The Internet: Pros and Cons

     The amazingly rapid development of the Internet has provided people with multiple uses they did not previously even dream of. The imperfections of this revolutionary technology are equally valuable for individual users, companies, and institutions. The Internet is a unique information resource for scholars who can use it as an efficient tool for research work. Business people cannot function without it, as they benefit largely from marketing and promoting services on the Internet. Physicians log on to acquire knowledge about diseases and the latest medications. Ordinary people find the Internet a really effective channel of communication with other users around the globe. They establish new relationships online, both personal and professional. Some are even reported to have found their future partners on the net while others take advantage of shopping, banking, or bill-paying possibilities. In short, the Internet has opened up the door to a completely new reality. 

     The Internet channels run in many directions, and users never know where their journey will end. What many of them often ignore is the dark side of such a captivating invention. Problems crop up when the computer world takes over the real world. Some users develop out-of-control behavioral pattern that may threaten their regular lives. Many have attributed it to Internet addiction where user's attachment to his or her computer overshadows and replaces reality. Computer addicts prefer to relate to their silent machine rather than their families and friends. While expanding their electronic horizons, they automatically isolate themselves from real-life relationships. As a result of such Internet abuse, friendships may weaken, family ties may fall apart, and promising careers may collapse.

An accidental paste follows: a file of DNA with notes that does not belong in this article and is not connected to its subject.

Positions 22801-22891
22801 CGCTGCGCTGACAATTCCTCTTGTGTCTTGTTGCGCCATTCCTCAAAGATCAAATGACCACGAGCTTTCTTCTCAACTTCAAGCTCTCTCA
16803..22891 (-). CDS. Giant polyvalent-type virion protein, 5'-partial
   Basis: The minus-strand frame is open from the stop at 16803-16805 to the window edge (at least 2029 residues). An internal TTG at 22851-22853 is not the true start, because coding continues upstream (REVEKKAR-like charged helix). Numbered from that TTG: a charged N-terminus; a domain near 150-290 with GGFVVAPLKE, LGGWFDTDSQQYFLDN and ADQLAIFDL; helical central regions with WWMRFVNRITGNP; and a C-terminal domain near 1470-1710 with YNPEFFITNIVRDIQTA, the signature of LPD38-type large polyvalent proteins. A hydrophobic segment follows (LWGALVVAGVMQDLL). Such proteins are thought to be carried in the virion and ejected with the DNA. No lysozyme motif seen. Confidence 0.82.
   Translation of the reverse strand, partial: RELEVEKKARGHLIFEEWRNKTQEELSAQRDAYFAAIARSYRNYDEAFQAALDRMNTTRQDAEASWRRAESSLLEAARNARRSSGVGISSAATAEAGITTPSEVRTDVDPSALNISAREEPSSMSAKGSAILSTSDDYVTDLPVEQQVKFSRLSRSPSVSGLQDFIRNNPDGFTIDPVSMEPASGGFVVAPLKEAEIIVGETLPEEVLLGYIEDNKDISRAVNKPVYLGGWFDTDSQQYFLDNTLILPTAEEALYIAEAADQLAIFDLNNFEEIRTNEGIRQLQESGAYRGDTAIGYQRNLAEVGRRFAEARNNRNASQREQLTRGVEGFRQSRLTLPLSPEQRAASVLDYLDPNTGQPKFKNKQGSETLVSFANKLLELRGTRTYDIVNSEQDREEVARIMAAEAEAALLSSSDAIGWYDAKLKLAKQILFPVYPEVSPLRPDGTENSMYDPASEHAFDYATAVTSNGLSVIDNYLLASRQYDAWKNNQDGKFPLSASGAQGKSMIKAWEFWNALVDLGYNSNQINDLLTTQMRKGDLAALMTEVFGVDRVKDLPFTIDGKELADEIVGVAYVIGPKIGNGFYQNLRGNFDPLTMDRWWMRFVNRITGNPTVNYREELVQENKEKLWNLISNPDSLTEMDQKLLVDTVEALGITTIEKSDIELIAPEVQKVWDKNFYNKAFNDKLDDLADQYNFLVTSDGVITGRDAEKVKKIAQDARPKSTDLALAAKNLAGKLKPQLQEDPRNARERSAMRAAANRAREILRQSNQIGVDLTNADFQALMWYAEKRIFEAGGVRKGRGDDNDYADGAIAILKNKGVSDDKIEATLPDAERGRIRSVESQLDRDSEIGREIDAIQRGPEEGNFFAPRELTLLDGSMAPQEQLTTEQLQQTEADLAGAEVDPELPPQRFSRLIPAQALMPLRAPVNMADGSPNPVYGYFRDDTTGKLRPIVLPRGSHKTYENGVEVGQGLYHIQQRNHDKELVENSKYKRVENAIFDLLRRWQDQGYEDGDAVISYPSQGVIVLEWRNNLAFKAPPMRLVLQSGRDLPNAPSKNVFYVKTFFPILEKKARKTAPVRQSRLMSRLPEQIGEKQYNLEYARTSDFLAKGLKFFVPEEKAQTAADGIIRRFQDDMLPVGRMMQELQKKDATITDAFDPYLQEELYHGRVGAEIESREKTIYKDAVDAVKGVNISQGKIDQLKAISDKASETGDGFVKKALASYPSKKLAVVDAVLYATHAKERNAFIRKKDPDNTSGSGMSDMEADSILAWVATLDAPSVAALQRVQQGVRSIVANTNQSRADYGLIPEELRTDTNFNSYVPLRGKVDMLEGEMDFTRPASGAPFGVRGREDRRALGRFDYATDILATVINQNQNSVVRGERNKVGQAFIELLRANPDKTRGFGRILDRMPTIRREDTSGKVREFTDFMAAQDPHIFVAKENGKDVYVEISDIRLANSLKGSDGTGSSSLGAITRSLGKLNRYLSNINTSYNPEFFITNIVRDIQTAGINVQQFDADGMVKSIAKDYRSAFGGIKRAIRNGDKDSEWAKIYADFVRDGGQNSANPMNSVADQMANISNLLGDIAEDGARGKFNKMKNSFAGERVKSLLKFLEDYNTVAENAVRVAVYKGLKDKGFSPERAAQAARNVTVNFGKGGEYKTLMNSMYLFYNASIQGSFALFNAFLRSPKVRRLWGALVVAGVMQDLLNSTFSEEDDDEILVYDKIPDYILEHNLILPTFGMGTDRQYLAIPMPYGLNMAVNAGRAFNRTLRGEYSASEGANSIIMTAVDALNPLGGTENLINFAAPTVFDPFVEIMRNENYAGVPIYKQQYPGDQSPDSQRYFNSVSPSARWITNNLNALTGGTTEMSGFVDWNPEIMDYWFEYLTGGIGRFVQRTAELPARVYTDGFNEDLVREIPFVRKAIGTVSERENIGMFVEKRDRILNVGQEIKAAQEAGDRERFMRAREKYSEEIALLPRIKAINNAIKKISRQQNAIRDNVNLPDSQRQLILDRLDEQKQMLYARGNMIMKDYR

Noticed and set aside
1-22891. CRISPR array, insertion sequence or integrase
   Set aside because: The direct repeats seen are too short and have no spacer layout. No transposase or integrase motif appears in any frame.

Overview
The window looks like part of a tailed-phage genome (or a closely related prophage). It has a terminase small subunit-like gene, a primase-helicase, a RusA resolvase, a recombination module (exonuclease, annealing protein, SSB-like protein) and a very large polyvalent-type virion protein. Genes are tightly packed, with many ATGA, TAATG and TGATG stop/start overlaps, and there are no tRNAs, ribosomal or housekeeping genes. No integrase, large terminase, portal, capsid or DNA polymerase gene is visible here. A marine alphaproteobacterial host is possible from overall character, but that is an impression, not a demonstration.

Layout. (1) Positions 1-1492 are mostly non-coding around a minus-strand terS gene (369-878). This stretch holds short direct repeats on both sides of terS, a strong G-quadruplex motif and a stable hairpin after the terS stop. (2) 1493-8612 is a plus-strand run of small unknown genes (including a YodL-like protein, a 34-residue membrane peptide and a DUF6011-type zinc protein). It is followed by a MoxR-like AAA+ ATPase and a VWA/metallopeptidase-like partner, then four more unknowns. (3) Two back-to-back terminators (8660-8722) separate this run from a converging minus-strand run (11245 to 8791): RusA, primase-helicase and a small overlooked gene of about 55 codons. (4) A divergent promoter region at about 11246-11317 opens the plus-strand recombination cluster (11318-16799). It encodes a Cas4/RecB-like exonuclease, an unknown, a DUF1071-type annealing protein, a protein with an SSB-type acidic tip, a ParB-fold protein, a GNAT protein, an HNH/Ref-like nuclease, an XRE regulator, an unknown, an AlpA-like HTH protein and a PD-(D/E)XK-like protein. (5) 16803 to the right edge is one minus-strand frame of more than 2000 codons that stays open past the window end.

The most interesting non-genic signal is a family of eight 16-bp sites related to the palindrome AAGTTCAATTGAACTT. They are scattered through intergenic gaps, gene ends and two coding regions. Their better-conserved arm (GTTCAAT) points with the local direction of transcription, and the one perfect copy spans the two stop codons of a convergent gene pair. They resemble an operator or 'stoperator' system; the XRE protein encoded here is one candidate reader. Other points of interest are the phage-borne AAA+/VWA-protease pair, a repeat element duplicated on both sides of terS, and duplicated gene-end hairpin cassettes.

The most frequent cases of Internet addiction are home users. On average, they spend about forty hours a week online, absorbed in non-academic or non-business search. It is believed that obsessive net surfing can be as addictive as other popular activities, including smoking, gambling, and shopping. Once they are "hooked," Internet addicts display typical symptoms of addictive behavior, such as loss of control over limiting the time they spend on the net.

     In contrast to addiction, the Internet has its positive and negative sides. However, the borderline between them seems to be almost invisible. The most exciting aspect of Internet communication revolves around the fact that the user's identity is kept unknown. The user feels free and comfortable, acting in a way he or she would never do in real life. Many users usually gain a sense of acceptance from people they have never met before. Those with low self-esteem or those who feel unattractive or shy find it very easy to build their self-confidence and have a sense of importance online.